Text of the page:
Lino Haupt (Jena)

12.01.2023, 12:00, HS4 Abbeanum

Introduction to the Hierarchy of Topological Dynamical Systems with Discrete Spectrum

This talk will give an introduction into the method of studying a topological dynamical system via its so called maximal equicontinuous factor. It is based on my master thesis which provides collective overview of the current state of knowledge.

A topological dynamical system with continuous dependence of all states on the initial conditions is called equicontinuous. Equicontinuous dynamical systems are in many ways non-chaotic. For example they have zero entropy. Further minimal equicontinuous they can be classified as rotations of compact groups.

It is well-known that any (compact) topological dynamical system has an equicontinuous factor maximal among all equicontinuous factors. The invertibility properties as well as other regularity properties of the factor map onto this maximal equicontinuous factor (MEF) can tell us how far a system is away from the simple equicontinuous case. In fact, the literature offers a variety of equivalences between dynamical properties on the one hand and the invertibility properties of the factor map to the MEF on the other hand. Those invertibility properties can be put into a canonical hierarchy starting from homeomorphy. Via those aforementioned equivalences, a parallel hierarchy of dynamical properties starting with equicontinuity emerges.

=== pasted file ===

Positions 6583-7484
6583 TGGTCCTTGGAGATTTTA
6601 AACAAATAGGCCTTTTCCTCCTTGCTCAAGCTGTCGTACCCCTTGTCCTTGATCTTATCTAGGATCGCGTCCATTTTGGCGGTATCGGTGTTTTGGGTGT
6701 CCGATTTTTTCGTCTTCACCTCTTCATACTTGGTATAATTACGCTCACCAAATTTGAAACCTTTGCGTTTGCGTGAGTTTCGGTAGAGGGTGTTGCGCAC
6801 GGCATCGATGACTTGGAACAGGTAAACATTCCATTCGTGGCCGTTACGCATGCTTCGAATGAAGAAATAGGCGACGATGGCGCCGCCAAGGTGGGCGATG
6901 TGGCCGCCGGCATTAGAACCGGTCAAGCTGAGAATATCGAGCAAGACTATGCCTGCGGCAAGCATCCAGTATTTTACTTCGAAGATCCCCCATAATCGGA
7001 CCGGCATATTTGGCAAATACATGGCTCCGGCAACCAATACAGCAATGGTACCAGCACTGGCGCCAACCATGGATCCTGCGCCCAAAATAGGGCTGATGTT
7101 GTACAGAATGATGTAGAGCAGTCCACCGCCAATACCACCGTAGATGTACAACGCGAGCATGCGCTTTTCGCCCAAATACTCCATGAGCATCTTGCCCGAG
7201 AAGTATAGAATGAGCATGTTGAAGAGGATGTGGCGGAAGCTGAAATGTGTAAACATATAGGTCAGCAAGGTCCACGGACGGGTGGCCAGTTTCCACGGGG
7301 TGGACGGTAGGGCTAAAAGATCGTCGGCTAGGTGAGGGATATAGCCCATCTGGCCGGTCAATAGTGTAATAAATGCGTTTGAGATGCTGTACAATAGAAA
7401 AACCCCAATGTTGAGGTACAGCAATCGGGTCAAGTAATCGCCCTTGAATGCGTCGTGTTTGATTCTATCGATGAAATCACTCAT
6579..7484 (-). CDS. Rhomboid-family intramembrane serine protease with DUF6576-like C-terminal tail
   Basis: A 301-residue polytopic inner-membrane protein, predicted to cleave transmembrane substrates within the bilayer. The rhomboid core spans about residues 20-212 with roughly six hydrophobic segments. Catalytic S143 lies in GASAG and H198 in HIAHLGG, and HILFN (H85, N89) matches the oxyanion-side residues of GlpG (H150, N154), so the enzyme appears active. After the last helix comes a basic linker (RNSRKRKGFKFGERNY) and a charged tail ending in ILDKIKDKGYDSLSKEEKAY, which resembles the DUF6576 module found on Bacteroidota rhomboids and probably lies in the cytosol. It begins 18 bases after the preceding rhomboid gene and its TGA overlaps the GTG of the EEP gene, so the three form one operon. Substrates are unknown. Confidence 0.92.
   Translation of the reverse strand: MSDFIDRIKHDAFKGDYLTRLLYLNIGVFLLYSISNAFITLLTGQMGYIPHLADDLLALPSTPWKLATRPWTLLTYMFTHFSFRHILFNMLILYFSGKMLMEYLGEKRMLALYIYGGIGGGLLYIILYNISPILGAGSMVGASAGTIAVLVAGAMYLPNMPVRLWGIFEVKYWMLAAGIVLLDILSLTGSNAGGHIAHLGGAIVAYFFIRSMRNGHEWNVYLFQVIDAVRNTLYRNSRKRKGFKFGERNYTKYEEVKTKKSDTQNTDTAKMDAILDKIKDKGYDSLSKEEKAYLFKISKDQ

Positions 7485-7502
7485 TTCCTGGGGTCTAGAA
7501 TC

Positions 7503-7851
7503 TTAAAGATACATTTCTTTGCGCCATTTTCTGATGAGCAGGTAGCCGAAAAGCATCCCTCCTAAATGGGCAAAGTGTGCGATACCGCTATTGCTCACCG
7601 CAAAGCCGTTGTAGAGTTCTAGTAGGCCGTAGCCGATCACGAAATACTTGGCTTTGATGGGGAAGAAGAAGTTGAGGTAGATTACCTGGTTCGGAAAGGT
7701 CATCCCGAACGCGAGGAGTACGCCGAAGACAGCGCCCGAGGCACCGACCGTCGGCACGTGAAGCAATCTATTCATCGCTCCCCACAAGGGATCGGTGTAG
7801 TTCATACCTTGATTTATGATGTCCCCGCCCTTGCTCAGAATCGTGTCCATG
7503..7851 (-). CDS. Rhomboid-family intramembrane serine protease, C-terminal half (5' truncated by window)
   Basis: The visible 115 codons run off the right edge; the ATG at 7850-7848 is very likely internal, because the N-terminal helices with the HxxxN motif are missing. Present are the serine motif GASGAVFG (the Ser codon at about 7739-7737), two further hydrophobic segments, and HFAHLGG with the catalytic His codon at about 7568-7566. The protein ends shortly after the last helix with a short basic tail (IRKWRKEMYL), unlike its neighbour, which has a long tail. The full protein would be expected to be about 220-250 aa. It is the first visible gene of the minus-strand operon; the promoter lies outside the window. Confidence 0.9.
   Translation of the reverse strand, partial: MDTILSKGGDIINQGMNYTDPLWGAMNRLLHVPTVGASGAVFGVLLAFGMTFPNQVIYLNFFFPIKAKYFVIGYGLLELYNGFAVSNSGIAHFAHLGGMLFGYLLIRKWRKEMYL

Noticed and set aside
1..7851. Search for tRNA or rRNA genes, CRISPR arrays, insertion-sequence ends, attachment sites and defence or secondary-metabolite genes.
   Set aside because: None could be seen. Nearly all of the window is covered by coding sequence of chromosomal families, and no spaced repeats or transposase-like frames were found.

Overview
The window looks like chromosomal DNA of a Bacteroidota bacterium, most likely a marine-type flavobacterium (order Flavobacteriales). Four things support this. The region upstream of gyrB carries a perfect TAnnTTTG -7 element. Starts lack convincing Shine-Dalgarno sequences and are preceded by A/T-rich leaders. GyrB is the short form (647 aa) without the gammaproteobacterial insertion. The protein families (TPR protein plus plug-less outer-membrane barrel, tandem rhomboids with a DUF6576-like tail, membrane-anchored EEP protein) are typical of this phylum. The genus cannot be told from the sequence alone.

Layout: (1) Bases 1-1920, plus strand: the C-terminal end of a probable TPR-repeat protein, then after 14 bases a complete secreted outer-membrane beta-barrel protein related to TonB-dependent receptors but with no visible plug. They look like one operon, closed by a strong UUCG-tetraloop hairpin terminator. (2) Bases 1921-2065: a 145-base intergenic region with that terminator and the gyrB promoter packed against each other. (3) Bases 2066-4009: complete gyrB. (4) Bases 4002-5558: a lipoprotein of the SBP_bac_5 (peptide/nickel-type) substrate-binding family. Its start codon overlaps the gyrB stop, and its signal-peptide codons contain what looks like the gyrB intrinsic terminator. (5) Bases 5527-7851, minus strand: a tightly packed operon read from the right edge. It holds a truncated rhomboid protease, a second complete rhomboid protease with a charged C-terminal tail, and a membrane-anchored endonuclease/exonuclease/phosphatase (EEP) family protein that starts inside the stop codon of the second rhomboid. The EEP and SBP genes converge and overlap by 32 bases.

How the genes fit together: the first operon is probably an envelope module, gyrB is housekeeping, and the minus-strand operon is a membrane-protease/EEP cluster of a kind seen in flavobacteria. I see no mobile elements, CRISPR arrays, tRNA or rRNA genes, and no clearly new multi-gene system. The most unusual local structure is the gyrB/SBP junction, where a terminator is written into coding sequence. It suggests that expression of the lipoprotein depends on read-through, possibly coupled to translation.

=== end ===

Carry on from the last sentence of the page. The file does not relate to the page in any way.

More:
In the realm of measure preserving dynamics those with discrete spectrum are considered most simple. The well-known Halmos-von Neumann theorem states that for ergodic systems with discrete spectra the following holds:
1. Two ergodic systems with discrete spectrum are isomorphic if and only if their spectra coincide.
2. Any subgroup of the circle can be realized as a spectrum of an ergodic system with discrete spectrum.
3. Any ergodic discrete spectrum is isomorphic to a rotation on a compact group.

Consider a topological dynamical system which has discrete spectrum if viewed as a measure preserving one. On the one hand the MEF of that system is topologically conjugate to a group rotation. On the other hand the system is measure theoretically isomorphic to a group rotation. Here we study the case in which both group rotations coincide.

One can understand the aforementioned hierarchy as a description of the landscape of topological models of an measure preserving system with discrete spectrum.
Contact: Tobias Jäger